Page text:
The funniest was that people often think they can turn their heads in a complete circle; but she explained that they are simply able to snap their necks back and forth very quickly making it look like what the girl does in the film The Exorcist.

4. Visit Wall Drug

You have little choice in this. Whether you drive in from the west or the east by the time you reach The Badlands you will have seen so many signs urging you to visit Wall Drug that you just have to go!

Wall Drug is a sprawling store that sells everything from food, books and coffee to souiveniers and T-shirts.

But it’s unique in the fact that it’s been around since 1931 from when there were only 300 people living in the small town of Wall.

The coolest thing on display are black and white photographs of the American Indians and early settlers who lived in this part of the world.

Wall Drug Store in South Dakota Double-Barrelledtravel

The crazy Wall Drug store

5. Look for Buffalo

The grasslands of America were once teeming with huge herds of buffalo but they were hunted to the brink of extinction. In recent years there has been a huge effort to rekindle their stocks and tracts of grassland have been set aside for them to graze on unmolested.

A section of the Buffalo Gap National Grassland is right outside the park limits of The Badlands and if you drive to one end of the loop road you can cut through it.

We were lucky to see one of these huge beasts, but made sure to stay in the car.

Apparently they can be very dangerous as well as delicious.

As always we’d love to read your comments!

Have you been to The Badlands? What did you think? Or would you like to go?

Stuffed buffalo at Wall Drug in South Dakota Double-Barrelledtravel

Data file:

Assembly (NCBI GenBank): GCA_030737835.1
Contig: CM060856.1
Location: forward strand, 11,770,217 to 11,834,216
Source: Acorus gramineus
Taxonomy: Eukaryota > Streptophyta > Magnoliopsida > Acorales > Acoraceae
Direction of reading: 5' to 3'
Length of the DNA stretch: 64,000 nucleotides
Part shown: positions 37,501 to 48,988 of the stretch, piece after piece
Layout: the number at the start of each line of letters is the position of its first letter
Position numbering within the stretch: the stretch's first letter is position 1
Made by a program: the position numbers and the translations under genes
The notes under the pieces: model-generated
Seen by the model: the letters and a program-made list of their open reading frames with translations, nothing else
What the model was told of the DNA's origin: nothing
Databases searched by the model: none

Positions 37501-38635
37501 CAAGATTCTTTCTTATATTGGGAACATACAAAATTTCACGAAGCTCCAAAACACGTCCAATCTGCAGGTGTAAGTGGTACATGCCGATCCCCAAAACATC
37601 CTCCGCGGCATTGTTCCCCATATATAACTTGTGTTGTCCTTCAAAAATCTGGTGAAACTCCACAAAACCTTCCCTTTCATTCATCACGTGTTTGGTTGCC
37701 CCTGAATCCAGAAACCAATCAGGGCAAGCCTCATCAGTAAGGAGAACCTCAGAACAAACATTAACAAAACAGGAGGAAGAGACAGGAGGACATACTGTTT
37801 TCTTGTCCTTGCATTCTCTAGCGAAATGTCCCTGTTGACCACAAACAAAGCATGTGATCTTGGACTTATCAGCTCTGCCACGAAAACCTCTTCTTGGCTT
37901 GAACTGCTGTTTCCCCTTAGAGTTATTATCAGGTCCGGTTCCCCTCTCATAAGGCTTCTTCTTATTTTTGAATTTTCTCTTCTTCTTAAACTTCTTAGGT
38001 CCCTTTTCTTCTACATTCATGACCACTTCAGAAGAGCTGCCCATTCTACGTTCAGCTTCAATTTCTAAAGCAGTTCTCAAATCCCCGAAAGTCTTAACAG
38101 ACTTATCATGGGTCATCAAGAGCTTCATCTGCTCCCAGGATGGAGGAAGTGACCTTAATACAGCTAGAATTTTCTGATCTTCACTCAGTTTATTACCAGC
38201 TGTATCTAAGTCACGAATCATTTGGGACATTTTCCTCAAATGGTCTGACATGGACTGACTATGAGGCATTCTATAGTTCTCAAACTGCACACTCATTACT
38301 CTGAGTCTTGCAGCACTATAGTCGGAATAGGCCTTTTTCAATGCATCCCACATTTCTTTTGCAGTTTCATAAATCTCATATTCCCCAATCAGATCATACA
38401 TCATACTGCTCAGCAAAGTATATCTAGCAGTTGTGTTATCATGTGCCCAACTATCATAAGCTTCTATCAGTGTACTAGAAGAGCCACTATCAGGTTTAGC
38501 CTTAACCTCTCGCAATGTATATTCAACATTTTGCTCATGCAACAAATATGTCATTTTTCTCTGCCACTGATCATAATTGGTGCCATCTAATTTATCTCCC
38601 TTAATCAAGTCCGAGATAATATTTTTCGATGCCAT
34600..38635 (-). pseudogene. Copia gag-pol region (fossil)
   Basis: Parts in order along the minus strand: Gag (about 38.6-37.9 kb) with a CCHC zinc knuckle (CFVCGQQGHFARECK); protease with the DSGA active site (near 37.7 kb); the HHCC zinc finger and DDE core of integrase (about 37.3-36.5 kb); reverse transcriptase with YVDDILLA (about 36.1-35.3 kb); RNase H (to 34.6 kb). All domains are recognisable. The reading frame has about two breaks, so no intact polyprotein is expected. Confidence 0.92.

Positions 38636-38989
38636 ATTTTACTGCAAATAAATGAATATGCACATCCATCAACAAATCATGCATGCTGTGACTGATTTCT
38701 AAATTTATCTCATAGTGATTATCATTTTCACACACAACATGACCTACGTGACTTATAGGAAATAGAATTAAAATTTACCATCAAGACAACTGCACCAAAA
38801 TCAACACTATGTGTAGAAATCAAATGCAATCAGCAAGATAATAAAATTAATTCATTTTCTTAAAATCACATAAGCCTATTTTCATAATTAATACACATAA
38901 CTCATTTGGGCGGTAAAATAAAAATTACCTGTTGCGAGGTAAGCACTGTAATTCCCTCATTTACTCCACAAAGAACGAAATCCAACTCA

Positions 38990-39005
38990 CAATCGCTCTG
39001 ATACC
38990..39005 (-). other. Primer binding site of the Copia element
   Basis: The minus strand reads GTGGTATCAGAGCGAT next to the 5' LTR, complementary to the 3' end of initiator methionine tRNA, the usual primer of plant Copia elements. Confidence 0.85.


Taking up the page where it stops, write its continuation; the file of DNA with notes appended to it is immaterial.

Get up and close with the buffalo in The Badlands. Maybe not this close though…

What you need to know:

How to get there – Badlands National Park is located 75 miles east of Rapid City, South Dakota. It’s best to get there by car.

How much – We paid $15 for a 7 day pass for a vehicle. Individuals on foot (hikers) are $7 and motorcycles pay $10.

When to go Any time though summer and spring is best.

 

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About the author

Dave is the co-founder of Double-Barrelled Travel and has been nomadic since May 2013. When he's not busily working on a novel, he can be found exploring a war museum, sailing a yacht (unfortunately not his own), or hiking up a mountain.

6 comments on “Video: 5 things to see in The Badlands, South Dakota”

  1. Arianwen Reply

    I don’t think I’d get so close to a buffalo! I love your comment about never being a fan of erosion before. It doesn’t sound so appealing when you put it that way, but there are some incredible national parks in the States formed in just the same way 🙂

  2. Mike Norton Reply

    Great story and photos, guys! I’m glad you made it to the Badlands — although it sounds like Carmen wasn’t really able to appreciate them as much as might have been wished. Thanks for all the lovely Traverse City articles, too — please come back and see us again sometime!
    Mike

    • Carmen Allan-Petale Reply

      Thanks Mike! Illness aside we loved The Badlands, in fact it’s hard to fault America’s natural beauty – we met a guy who said ‘oh this is nothing; most of the west looks like this,’ but it’s not a competition is it? If we can get back to Traverse City we will, another slice of that pie is on the redo list!